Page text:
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SED(1V)                                                                SED(1V)



NAME
       sed - stream editor

SYNOPSIS
       sed [ -n ] [ -e script ] [ -f sfilename ] [ filename ]...

SYSTEM V SYNOPSIS
       /usr/5bin/sed [ -n ] [ -e script ] [ -f sfilename ] [ filename ]...

AVAILABILITY
       The  System  V  version  of this command is available with the System V
       software installation option.  Refer  to  for  information  on  how  to
       install optional software.

DESCRIPTION
       sed  copies the filenames (standard input default) to the standard out-
       put, edited according to a script of commands.

OPTIONS
       -n             Suppress the default output.

       -e script      script is an edit command for sed.  If there is just one
                      -e option and no -f options, the -e flag may be omitted.

       -f sfilename   Take the script from sfilename.

USAGE
   sed Scripts
       sed   scripts consist of editing commands, one per line, of the follow-
       ing form:

              [ address [, address ] ] function [ arguments ]

       In normal operation sed cyclically copies a line of input into  a  pat-
       tern  space (unless there is something left after a D command), sequen-
       tially applies all commands with addresses matching that pattern  space
       until  reaching  the end of the script, copies the pattern space to the
       standard output (except under -n), and  finally,  deletes  the  pattern
       space.

       Some commands use a hold space to save all or part of the pattern space
       for subsequent retrieval.

       An address is either:

              a decimal number linecount, which  is  cumulative  across  input
              files;

              a $, which addresses the last input line;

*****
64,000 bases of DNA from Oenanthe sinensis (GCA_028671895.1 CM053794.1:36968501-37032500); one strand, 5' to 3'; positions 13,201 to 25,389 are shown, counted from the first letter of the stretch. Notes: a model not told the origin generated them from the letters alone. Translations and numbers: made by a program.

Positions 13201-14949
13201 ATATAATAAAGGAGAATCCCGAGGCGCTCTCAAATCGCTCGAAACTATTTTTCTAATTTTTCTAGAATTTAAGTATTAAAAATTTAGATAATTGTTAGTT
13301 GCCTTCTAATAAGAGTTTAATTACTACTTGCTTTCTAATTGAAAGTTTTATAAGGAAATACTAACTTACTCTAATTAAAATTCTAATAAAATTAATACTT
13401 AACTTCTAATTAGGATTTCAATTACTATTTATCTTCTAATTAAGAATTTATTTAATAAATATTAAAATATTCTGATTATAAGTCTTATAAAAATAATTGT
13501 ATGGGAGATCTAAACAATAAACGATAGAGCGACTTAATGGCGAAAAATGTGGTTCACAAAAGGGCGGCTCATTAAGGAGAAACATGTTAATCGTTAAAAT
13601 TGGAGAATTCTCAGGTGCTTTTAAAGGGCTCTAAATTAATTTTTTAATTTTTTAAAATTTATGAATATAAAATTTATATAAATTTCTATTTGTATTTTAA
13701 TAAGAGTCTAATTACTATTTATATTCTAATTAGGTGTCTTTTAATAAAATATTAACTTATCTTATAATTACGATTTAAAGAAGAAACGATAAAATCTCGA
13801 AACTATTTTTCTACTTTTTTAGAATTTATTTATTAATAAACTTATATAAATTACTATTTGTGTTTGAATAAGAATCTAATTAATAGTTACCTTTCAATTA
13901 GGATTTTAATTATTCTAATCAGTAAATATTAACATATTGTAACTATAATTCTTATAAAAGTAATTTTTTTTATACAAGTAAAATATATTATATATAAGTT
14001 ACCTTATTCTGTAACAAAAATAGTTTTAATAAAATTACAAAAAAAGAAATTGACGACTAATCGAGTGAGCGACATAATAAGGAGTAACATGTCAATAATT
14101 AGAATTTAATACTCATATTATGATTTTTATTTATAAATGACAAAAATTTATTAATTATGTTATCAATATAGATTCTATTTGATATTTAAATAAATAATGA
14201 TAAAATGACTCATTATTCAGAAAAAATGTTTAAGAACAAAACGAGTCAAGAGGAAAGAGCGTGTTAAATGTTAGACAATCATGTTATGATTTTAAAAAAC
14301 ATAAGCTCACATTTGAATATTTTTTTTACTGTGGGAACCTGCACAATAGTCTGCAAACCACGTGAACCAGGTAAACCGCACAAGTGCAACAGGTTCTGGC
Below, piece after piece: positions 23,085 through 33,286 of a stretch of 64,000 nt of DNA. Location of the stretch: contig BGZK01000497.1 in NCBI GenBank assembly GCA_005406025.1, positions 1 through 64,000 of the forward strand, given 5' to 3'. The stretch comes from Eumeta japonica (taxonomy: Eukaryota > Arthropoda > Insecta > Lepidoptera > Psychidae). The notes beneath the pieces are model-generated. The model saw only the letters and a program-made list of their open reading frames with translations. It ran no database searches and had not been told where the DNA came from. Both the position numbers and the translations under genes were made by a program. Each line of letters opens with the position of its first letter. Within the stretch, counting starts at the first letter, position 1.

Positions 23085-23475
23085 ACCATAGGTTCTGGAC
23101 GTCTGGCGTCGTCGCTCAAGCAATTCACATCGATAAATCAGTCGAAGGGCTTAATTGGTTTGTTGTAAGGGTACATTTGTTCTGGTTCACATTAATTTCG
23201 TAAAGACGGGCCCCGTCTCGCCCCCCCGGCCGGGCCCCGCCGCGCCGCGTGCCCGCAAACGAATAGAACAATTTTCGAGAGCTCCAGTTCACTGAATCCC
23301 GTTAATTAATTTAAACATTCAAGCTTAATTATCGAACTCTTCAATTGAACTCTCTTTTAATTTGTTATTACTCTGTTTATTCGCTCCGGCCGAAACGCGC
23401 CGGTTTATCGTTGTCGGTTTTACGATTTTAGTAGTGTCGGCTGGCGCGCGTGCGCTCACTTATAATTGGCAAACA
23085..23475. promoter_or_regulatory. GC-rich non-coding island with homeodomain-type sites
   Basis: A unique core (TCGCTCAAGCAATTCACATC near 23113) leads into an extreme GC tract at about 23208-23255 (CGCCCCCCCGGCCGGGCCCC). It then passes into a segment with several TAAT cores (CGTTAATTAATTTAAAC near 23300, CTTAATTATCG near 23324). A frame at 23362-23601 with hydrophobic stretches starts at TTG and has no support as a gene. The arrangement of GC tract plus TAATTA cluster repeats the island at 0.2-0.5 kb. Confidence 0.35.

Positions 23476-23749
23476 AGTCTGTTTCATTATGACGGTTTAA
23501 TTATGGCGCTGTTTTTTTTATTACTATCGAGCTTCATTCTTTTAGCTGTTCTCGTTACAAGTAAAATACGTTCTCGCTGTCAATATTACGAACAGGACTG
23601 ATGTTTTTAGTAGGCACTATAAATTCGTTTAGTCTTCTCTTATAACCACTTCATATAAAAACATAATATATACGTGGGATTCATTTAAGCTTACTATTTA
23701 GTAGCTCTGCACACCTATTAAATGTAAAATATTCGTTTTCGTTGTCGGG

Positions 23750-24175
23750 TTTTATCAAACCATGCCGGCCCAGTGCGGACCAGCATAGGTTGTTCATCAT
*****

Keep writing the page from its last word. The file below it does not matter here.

or  a  context  address,  which is a /regular expression/ in the
              style of ed(1);

       with the following exceptions:

              \?RE?  In a context address, the construction \ ?regular expres-
                     sion?,  where ?  is any character, is identical to /regu-
                     lar  expression/.    Note:   in   the   context   address
                     \xabc\xdefx,  the second x stands for itself, so that the
                     regular expression is abcxdef.

              \n     Matches a NEWLINE embedded in the pattern space.

              .      Matches any character except the NEWLINE ending the  pat-
                     tern space.

              null   A  command  line  with  no  address selects every pattern
                     space.

              address
                     Selects each pattern space that matches.

              address1 ,address2
                     Selects the inclusive range from the first pattern  space
                     matching  addrress1  to  the first pattern space matching
                     address2.  Selects only one line if address1  is  greater
                     than or equal to address2.

   Comments
       If  the  first  nonwhite character in a line is a `#' (pound sign), sed
       treats that line as a comment, and ignores it.  If, however, the  first
       such line is of the form:

              #n

       sed runs as if the -n flag were specified.

   Functions
       The  maximum number of permissible addresses for each function is indi-
       cated in parentheses in the list below.

       An argument denoted text consists of one or more  lines,  all  but  the
       last  of which end with \ to hide the NEWLINE.  Backslashes in text are
       treated like backslashes in the replacement string of an s command, and
       may  be  used  to  protect initial SPACE and TAB characters against the
       stripping that is done on every script line.

       An argument denoted rfilename or wfilename must terminate  the  command
       line and must be preceded by exactly one SPACE.  Each wfilename is cre-
       ated before processing begins.  There can be at most 10 distinct wfile-
       name arguments.

       (1)a\
       text        Append:  place  text  on the output before reading the next
                   input line.

       (2)b label  Branch to the `:' command bearing the label.  Branch to the
                   end of the script if label is empty.

       (2)c\
       text        Change:  delete  the pattern space.  With 0 or 1 address or
                   at the end of a 2 address range, place text on the  output.